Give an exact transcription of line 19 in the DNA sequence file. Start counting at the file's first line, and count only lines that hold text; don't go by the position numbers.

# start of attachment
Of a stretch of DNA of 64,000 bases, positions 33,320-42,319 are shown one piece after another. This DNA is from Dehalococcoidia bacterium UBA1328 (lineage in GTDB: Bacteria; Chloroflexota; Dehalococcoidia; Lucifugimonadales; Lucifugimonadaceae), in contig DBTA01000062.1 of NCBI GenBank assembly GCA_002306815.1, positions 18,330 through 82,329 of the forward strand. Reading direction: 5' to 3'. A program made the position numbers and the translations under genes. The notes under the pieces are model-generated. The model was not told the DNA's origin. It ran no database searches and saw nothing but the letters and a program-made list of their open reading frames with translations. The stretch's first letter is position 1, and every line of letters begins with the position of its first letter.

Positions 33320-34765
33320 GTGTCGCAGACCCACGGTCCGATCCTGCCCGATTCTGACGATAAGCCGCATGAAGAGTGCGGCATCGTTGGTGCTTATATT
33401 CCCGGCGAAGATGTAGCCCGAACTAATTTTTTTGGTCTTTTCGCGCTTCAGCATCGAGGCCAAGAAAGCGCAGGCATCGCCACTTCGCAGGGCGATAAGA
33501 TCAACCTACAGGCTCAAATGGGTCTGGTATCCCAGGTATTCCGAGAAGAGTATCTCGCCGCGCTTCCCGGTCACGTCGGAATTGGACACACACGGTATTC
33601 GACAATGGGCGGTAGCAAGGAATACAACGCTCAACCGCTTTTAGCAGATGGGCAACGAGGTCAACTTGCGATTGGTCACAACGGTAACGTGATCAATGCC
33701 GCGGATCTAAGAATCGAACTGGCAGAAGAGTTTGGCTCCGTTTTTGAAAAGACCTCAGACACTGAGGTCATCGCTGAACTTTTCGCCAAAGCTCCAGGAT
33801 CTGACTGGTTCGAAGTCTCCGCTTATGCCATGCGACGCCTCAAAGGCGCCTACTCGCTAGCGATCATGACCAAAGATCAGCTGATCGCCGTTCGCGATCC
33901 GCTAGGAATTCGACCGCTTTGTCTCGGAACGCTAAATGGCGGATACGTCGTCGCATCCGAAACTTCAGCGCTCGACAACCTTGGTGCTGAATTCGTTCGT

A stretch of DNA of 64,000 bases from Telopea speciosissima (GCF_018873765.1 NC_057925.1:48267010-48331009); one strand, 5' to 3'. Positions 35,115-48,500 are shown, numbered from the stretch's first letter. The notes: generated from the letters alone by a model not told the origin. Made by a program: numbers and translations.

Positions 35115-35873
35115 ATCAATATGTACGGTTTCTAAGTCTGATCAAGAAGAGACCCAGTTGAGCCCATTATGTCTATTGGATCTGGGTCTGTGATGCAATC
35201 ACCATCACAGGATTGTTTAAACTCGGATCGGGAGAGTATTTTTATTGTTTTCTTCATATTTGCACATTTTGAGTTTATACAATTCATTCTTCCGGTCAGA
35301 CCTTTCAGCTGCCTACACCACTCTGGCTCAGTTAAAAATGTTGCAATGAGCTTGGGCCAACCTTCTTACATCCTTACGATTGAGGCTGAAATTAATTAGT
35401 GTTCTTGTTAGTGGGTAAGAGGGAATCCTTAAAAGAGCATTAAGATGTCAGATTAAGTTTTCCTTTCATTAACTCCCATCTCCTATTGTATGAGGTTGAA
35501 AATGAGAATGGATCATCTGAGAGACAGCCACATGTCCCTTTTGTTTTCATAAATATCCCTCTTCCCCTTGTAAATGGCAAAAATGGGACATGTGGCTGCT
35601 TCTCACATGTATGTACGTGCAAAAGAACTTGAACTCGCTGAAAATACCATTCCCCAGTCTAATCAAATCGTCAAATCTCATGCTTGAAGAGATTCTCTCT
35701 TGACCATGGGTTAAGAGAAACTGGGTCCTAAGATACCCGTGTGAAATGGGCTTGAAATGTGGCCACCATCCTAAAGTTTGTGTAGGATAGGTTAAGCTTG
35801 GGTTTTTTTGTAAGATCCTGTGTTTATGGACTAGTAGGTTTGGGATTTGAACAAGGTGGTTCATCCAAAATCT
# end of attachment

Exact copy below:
35801 GGTTTTTTTGTAAGATCCTGTGTTTATGGACTAGTAGGTTTGGGATTTGAACAAGGTGGTTCATCCAAAATCT